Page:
Thich Nhat Hanh, who wrote “Peace Is Every Step”, recounted about his visit to the west and how he had not heard Buddhist bells where he was. Still there were many church bells in Europe. When he gave a lecture, he made use of church bells to remind his students and himself of mindfulness. He went on to say: “We have to learn to really enjoy our church bells and our school bells.”

I was struck by that passage when I read Hanh’s book. All it took was just a change of attitude. A devout monk in a foreign, secular land, missing his temples and bells… and yet he chose to embrace its substitute (church bells) to remind him of the beauty of God and life. Perhaps, and I am sure readers of this article will contest this greatly. For surely, a change of mindset is not the answer to ills in Malaysia? Even though it may not be the answer, it could be the start of positive developments, yes?

A Muslim friend, who goes on a lot of missions, wrote this once in a Facebook debate on minarets: “I loved being in Bosnia... I could hear both the azan and church bells... there were minarets, crosses (both Orthodox and Catholic) and there was also the Star of David. There were separate graves and there were mixed graves.”

If educated and well-travelled Malaysians can ask me how I could love travelling to Bali with the many Hindu “djinns” dancing on the island, and why I appreciated the architecture of medieval European churches, am I being naïve and idealistic to think that magnamity can happen in my country?

Let’s start by being mindful. Unless of course there’ll be a fatwa against mindfulness as it stems from Buddhist teachings.

Note (1): The Yusuf Ali translation of the Holy Quran was referred to for this text.

My Comment

The report is well balance but sadly it shows how liberal and Chinese hunk lover you are but deep down underneath it still shows you are a Malay. Minarets and adzhan are not part of faith. Minarets are accessories to Mosque and were created 80 years after Muhammad’s death and the 4 rightful Caliph. Adzhan was a call to prayer and the first Muezzin was Bilal. He calls the Adzhan from the rooftop of Muhammad which act as a Mosque too. There was no loudspeaker, no amplifier thus these modern gadgets are now part of the accessories just like Adzhan which is a tradition but not of faith! Thus when Kamal Ataturk decree the adzhan was to be done in Turk was he wrong? I am sorry to digress, no he is not wrong for it is not part of faith just like the doa or supplication which can be done in Malay or any other language the person is happy with, for God hears your doa in whatever language!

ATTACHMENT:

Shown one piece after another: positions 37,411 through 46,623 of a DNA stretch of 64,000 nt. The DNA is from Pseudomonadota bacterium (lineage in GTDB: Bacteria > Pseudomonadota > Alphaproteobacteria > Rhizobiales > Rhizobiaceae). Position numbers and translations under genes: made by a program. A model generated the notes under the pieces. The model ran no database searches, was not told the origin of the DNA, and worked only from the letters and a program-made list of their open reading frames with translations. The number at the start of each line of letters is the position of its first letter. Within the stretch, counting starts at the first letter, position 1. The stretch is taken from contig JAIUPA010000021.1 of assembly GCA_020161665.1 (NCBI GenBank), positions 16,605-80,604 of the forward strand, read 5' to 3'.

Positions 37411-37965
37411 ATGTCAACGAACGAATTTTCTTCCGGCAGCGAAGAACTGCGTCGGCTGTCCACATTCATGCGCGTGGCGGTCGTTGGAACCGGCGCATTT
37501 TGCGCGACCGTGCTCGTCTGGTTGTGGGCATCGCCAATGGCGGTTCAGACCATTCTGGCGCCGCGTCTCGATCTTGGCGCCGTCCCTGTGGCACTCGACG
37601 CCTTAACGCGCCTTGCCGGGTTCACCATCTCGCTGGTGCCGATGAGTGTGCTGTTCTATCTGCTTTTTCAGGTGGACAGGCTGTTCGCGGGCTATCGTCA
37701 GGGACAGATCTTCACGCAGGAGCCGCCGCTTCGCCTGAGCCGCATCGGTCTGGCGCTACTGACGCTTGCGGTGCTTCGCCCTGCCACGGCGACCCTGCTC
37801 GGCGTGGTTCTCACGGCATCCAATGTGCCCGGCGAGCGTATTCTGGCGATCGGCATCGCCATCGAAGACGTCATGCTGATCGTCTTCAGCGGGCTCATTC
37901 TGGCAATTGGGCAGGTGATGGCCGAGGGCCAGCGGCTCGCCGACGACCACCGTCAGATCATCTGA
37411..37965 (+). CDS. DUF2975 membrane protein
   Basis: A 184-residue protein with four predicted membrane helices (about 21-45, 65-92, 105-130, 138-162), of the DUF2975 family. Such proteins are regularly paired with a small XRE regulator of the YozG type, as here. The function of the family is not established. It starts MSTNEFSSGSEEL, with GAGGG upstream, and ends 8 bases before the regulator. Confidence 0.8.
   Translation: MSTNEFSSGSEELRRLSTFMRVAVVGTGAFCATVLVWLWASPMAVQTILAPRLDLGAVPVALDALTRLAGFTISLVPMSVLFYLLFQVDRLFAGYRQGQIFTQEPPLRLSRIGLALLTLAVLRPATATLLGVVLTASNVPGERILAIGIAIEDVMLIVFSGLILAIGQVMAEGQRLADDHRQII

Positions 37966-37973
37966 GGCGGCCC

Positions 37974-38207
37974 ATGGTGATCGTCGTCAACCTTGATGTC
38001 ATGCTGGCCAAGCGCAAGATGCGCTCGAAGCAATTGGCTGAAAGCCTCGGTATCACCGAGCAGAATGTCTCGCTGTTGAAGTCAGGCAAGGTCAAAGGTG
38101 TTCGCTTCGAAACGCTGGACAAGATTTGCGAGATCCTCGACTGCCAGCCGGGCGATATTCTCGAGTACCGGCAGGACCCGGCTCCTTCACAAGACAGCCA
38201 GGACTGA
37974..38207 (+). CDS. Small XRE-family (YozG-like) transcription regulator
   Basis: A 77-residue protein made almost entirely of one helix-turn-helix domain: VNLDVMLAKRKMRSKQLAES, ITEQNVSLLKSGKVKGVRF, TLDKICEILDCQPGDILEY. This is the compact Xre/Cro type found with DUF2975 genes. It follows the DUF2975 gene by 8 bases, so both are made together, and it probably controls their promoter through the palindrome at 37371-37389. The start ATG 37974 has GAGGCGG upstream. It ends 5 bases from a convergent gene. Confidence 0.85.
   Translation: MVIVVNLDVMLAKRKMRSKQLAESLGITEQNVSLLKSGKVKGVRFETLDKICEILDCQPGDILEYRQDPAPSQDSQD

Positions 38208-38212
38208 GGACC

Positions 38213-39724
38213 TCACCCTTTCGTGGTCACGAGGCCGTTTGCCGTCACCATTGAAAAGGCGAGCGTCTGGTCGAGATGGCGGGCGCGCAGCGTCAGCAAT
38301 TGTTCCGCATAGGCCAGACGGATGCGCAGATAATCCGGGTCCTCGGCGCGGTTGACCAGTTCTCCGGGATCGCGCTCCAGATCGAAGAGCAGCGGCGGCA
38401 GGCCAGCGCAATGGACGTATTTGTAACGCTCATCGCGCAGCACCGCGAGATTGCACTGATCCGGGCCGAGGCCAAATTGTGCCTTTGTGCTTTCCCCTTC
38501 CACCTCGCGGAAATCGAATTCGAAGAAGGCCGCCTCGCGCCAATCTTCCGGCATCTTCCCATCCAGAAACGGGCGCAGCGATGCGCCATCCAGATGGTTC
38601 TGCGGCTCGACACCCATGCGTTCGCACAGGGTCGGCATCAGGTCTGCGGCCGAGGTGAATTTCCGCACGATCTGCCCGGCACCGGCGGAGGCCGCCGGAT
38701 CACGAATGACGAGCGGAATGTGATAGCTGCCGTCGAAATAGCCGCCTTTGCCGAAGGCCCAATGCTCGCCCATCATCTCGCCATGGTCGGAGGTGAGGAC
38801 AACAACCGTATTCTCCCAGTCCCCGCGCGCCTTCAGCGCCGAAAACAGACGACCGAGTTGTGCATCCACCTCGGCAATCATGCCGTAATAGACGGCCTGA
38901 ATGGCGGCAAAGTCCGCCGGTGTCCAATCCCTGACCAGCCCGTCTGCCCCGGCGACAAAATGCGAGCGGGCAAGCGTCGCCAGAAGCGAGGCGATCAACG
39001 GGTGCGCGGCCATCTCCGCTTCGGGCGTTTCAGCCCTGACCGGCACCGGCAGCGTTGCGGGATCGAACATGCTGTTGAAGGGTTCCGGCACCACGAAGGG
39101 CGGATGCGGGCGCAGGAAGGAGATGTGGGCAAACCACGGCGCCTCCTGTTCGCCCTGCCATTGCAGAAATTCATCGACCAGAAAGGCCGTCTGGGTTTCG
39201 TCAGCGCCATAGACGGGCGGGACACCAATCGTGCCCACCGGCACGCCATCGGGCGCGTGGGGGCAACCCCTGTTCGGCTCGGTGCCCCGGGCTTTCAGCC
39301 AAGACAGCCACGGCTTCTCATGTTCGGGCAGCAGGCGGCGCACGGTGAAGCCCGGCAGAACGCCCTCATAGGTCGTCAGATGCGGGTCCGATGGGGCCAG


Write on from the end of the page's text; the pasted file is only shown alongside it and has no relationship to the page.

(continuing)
I always found that the morning adzhan in my neighbourhood meddlesome because my neighbourhood is consist of many races and I was taught by my religion to mindful of others. In this tech world we live in the faithful could programme his clock, his handphone or even the TV to remind him of his obligation to pray making the call to the faithful as obsolete but a tradition thus do you need to have the volume full blast! Why can’t we be mindful!, why do you believe Dina that Malays need to show and parade their faith but are not to me faithful afherents to God? I try to fulfil my obligation to God, Im lucky that I could, like clockwork wake up before Adzhan Subuh yet I am mindful to others because my religion taught me too! Why can’t you? Malays like me are an anomaly, for you have the Conservatives and the liberal like Art, but yet none dapat mengupas the meaning of Muslim without getting into rhetoric.

One is not a Muslim by what you can see but what you cannot see. A Muslim is a Muslim by his deeds and action without forgetting his obligation to his maker outwardly and inwardly. So Dina let’s go out together and discover the joy of me! By the way please go to my blog as I commented on the Minarets!